We at CoActive encourage our members to develop a range of skills through creative ways from dance and drama to life skills, art and film-making, so we were excited to use our digital skills and train as reporters.
The course was held inside the Mental Health Museum which is full of artefacts old and new - which was a fitting place to be learning reporter skills through digital technology.
Rachael and Dan from CoActive’s steering group and Sophie who facilitates workshops on blogging, vlogging, film-making and journalism, all attended the two-day training course.
Here Rachael shares her experience of the training workshop:
Me, Dan and Sophie went to a course for two days The course was called community reporter training. We talked about about mental health and how it affects us and how we deal with it. We also filmed ourselves about creativity and how it helps us and makes us feel.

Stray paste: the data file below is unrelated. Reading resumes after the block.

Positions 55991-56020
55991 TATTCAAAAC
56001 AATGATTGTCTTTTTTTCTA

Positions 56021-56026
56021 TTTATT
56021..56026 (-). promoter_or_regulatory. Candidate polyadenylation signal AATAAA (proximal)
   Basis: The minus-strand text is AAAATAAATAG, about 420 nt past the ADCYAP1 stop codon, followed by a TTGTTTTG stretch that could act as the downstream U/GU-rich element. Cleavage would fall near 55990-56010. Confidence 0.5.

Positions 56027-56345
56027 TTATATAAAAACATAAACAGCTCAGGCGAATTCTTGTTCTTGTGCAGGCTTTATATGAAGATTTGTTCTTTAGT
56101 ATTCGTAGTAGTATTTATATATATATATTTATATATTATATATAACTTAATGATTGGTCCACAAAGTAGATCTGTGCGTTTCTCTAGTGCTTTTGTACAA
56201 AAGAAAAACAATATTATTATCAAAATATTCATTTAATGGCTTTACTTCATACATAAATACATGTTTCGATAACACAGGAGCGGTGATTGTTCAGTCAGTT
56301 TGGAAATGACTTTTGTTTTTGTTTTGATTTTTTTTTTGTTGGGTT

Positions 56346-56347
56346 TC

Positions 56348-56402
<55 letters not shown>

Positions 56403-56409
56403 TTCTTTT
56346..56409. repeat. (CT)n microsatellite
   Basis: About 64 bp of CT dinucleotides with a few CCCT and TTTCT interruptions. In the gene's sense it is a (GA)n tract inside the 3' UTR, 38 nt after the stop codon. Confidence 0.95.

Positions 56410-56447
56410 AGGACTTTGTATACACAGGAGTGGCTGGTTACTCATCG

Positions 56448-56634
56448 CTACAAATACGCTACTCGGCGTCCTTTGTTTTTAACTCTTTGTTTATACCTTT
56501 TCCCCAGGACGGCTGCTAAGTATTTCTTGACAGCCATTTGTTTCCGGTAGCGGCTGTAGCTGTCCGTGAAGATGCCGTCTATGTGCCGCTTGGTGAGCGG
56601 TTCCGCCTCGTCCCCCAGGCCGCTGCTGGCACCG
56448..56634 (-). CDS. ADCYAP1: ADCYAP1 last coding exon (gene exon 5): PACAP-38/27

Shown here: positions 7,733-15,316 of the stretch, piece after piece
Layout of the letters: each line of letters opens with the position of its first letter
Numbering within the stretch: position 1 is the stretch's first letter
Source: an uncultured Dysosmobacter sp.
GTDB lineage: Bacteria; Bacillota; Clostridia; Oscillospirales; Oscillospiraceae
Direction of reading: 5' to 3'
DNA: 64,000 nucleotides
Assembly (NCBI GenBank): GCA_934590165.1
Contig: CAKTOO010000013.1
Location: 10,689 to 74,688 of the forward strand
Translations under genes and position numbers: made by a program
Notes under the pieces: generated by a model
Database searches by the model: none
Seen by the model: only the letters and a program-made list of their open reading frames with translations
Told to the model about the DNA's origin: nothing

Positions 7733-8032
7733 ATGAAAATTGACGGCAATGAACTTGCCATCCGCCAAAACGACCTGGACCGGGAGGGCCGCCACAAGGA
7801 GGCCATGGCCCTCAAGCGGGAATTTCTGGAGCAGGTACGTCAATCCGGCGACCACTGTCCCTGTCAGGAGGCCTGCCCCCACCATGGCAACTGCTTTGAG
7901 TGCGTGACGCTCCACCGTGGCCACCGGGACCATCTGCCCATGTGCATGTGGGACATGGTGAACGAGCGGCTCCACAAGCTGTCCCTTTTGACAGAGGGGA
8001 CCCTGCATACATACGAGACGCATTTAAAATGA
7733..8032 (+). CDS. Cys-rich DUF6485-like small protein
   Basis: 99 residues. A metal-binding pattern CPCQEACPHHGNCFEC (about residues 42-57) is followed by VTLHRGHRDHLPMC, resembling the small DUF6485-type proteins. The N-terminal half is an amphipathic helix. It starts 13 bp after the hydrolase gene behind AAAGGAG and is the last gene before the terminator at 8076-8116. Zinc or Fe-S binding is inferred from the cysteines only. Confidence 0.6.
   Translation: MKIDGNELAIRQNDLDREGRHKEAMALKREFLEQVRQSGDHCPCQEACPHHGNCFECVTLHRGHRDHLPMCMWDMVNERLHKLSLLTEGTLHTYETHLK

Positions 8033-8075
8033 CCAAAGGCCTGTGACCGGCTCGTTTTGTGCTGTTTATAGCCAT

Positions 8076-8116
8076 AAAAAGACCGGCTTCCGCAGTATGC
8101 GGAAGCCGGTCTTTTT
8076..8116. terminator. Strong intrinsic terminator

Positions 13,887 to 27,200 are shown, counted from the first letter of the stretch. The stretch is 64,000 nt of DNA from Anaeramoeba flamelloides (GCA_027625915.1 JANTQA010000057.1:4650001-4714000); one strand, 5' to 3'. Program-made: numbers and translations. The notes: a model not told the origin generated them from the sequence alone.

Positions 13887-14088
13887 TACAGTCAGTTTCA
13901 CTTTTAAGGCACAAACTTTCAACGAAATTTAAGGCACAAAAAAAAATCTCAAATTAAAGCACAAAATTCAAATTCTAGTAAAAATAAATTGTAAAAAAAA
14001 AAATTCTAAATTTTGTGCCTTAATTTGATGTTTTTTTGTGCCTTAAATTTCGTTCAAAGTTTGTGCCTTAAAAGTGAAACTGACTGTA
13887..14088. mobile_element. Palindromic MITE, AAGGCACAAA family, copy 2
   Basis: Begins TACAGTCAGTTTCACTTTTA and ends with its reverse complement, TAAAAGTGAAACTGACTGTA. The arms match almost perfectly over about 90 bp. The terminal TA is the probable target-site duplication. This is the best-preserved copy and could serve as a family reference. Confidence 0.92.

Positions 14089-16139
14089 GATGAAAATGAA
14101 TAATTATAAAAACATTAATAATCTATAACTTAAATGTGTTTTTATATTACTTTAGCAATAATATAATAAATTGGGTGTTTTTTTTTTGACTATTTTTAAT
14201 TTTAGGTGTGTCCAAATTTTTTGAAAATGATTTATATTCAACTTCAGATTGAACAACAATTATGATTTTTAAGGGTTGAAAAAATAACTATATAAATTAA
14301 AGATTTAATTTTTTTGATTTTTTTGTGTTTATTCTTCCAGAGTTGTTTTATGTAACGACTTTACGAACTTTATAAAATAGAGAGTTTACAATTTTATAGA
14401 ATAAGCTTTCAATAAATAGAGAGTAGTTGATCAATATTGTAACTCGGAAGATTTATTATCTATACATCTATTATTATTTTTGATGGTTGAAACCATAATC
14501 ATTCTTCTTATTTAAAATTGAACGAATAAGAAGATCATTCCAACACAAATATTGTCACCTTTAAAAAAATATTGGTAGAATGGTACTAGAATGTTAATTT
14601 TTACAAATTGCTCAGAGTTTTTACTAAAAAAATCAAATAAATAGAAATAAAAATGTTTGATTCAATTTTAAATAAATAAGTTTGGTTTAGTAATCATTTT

“Soft and Fluffy”
We also discussed as a group how often creativity is seen as “soft and fluffy” in the medical world when it comes to treating people with mental health problems. But actually, everyone in the group finds creativity a necessary tool to help their mental health.
The training involved an overview of what community reporters do as well as lots of practical elements for people to share their own stories through video and audio means.
Rachael also booked CoActive to return to the Mental Health Museum for a future session.
It was great to see how capable Rachael and Dan are of using digital technology. They both took initiative too to share the skills they have learnt.
The course also gave Sophie time out from delivering to realise how huge an impact creativity plays in her life and helps her mental health as well as other people’s health.